One of the perks of being a freelance writer is you get to interview some amazing people. None more so than Aggie Smeeton. Not only is she the inspiration behind The Digfield Conjuror, but if she was still on this mortal coil she would be 127 years old!
Me: “So Aggie, you must be dead by now, so can you explain how I’m managing to talk to you more than a century after your birth?
Aggie: I can’t say I ‘ave a definite answer fer that, but I dare say that folks ‘ev the wrong idea about death. It don’t be no ending like they thinks. Life be nothing more’n a lot of stories wi’ us playing a part an’ when that be done we goo and find another story to tek part in. There don’t be no ending likes yoo thinks, just different stories and in some you gits a big part and some you git barely a mention.
Me: That’s very profound Aggie. Where did you get those ideas from?
Aggie: Well weren’t no school, I can tell yer. Wi’ Father ill most o’ time I wuz growing, I didn’t get to goo much and anyways, most on uz left about eleven. The boys, they’d goo on the farms and girls, mostly t’ big houses like me as got a place at Beasom Hall.
Me: Ah yes, you mention the big house there in The Digfield Conjuror. Were they good to you?
Aggie: Well in theer way they were. We wuz servants and you’ad to know yer place, but if you did yer work and kept yersen clean and daycent they treated you fair enough. In fact, it were one o’ the young misses who taught me to read proper, though I never did master a pen. Weren’t time fer it what wi’ scrubbing that theer range and the floors and lighting fires an’all afore breakfast.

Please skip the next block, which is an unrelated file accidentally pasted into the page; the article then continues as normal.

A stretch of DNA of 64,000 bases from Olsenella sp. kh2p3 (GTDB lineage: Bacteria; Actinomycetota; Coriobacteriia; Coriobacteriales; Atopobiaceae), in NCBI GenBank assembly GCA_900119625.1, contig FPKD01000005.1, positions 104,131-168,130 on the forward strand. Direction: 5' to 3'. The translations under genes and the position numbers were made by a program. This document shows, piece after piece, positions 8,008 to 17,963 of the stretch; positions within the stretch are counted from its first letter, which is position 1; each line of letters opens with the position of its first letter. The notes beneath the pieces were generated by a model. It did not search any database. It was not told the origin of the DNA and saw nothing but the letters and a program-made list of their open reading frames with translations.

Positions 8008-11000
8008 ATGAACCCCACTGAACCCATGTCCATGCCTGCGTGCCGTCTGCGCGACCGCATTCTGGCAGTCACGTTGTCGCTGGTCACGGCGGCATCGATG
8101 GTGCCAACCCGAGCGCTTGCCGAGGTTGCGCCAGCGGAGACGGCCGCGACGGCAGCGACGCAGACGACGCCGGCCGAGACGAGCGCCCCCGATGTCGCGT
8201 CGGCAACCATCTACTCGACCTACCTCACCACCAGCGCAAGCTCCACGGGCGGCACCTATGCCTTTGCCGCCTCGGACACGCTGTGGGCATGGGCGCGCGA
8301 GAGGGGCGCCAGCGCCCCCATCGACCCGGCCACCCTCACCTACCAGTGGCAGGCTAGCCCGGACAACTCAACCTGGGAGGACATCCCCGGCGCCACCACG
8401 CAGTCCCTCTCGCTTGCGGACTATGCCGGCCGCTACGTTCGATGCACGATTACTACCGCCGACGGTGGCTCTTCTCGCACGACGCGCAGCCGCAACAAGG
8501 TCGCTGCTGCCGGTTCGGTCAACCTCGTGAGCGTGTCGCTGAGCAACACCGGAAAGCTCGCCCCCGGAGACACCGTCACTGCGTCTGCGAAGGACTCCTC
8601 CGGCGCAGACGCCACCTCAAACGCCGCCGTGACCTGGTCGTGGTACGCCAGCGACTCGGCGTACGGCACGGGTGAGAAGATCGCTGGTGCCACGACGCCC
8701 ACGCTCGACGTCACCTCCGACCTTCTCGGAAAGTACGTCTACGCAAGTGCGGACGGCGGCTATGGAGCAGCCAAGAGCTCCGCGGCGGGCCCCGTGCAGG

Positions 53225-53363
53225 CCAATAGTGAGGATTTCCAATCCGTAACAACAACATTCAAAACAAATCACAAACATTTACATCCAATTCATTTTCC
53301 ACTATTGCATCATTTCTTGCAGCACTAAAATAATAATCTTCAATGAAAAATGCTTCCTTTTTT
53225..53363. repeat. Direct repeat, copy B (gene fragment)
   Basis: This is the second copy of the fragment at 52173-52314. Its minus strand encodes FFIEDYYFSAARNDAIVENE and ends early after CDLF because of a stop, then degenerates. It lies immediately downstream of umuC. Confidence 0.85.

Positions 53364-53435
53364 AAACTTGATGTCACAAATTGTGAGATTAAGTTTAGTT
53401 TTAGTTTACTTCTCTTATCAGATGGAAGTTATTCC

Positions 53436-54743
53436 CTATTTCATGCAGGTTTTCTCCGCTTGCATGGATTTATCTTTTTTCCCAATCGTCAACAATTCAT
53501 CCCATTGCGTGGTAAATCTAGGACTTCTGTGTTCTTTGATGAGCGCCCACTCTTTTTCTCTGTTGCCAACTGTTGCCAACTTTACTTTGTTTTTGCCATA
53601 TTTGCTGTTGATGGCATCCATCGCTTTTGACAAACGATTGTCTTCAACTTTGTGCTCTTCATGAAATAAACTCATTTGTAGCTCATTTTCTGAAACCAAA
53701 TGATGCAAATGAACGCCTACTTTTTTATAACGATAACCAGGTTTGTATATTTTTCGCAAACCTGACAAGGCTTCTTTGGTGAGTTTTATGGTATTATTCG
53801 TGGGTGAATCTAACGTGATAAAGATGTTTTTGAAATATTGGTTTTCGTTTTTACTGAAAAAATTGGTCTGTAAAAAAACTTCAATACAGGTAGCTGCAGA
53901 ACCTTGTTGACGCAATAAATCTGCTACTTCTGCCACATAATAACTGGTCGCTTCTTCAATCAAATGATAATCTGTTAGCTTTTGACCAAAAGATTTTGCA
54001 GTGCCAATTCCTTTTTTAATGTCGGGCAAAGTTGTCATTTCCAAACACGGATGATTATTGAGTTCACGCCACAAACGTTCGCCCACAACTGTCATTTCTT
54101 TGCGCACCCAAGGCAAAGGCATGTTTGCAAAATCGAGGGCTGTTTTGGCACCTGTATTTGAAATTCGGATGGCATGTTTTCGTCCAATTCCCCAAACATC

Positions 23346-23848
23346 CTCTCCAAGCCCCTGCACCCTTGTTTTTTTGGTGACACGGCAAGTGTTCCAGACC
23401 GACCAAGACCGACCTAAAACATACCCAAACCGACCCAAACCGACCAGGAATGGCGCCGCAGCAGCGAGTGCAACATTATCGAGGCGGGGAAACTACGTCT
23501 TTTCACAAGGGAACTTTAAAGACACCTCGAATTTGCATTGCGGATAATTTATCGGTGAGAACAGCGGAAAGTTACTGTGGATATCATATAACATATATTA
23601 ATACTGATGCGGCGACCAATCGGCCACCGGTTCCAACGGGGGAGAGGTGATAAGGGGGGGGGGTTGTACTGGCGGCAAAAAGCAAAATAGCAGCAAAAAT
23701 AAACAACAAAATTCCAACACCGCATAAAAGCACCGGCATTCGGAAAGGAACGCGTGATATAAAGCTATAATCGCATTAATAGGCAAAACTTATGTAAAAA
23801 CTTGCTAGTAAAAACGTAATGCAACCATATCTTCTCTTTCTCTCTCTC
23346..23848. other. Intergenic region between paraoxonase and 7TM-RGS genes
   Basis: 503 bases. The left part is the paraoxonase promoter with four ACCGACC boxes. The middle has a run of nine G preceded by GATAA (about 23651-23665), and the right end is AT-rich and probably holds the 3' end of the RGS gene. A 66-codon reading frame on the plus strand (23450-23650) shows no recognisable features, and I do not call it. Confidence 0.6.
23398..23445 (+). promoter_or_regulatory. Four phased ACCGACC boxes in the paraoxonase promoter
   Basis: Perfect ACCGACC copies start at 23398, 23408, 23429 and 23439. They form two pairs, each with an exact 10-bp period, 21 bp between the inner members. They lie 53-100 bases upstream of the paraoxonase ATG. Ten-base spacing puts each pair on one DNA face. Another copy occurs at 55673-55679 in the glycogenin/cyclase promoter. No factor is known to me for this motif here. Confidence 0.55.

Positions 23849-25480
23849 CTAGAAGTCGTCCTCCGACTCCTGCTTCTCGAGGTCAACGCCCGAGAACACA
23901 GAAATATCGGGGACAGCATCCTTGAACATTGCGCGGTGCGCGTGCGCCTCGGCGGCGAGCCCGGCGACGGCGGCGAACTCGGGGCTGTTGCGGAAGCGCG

Me: So you can read, but not write?
Aggie: Tha’s about size on it, but don’t be no trouble to me when I do be ‘eving you to do it fer me!
Me: Yes Aggie and a pleasure and a privilege it is too. I am so looking forward to sharing your story about the Digfield Conjuror, but times have change and few now would know the true meaning of a conjuror.
Aggie: So they’ll ‘ev to read me little tale t’ find out then! (Wicked laughter). Or else hope they don’t git in a story with old Joe Dancer! They’d soon see wha’ conjuroring means and it don’t be no trickery wi’ cards ad nekked ladies, I tells yer!
Me: So were there many people like Joe about in your time?
Aggie: Theer’s alwuz people like Joe Dancer, don’t matter what time it be. Evil be in all stories like a thistle in a field o’ barley. Try as yer might, yer’ll ne’re git rid o’ the runts and weeds as any on the farm chaps will tell yer! Joe he knowed things like a lot of folks them times, but he used ‘em fer ‘is own good and in the end it turned on ‘im. You ‘as a gift and you use it fer others, not fer yer sen, that’s why them ol’ conjurors and ‘edge witches wouldn’t never tek money fer owt. Only bread, ‘am, eggs, that sorta thing.
Me: I see. That changed after the war didn’t it?
Aggie: Yer could say that, fer most folks it did. Most o’ the old country ways were forgot, but a few on uz remembered. It were a strange thing when I thinks about it. I didn’t never ‘ev much interest in cures and things, ‘ceptin warts as you’ll know from me story, but when it were all done, a change come over me.
Me: In what way?
Aggie: Suppose I grew up fer one thing, but weren’t only that. I got to thinking about ol’ Joe and what ‘e bin up to and it made me sorry to think what he were a doin’ wi’ ‘is gifts so I thinks, well Aggie, me gel, yer maint be much good wi’ a pen, but there be nowt wrong wi’ yer eyes so you goo and git Joe’s books and fer every wrong ‘e did you do a right.
Me: So you became a herbalist? (More cracked laughter!)
Aggie: ‘erbalist? Ah … yer could say that, though it were ‘edge witch and cunning folk in my day! Anyway, me story’s about our Georgie and The Digfield Conjuror so nuff o’ me. When do I git t’ see it?
Me: Soon, Aggie. Just need to find a nice cover for it.
Aggie: Well don’t you goo printing owt wi’ out me seeing it fust else I’ll put a hex on yer!
I’m not sure she wouldn’t either so you’ll just ‘ev, sorry have to wait a bit longer to read Aggie Smeeton’s tale, The Digfield Conjuror, set in a rural English backwater at the beginning of the twentieth century.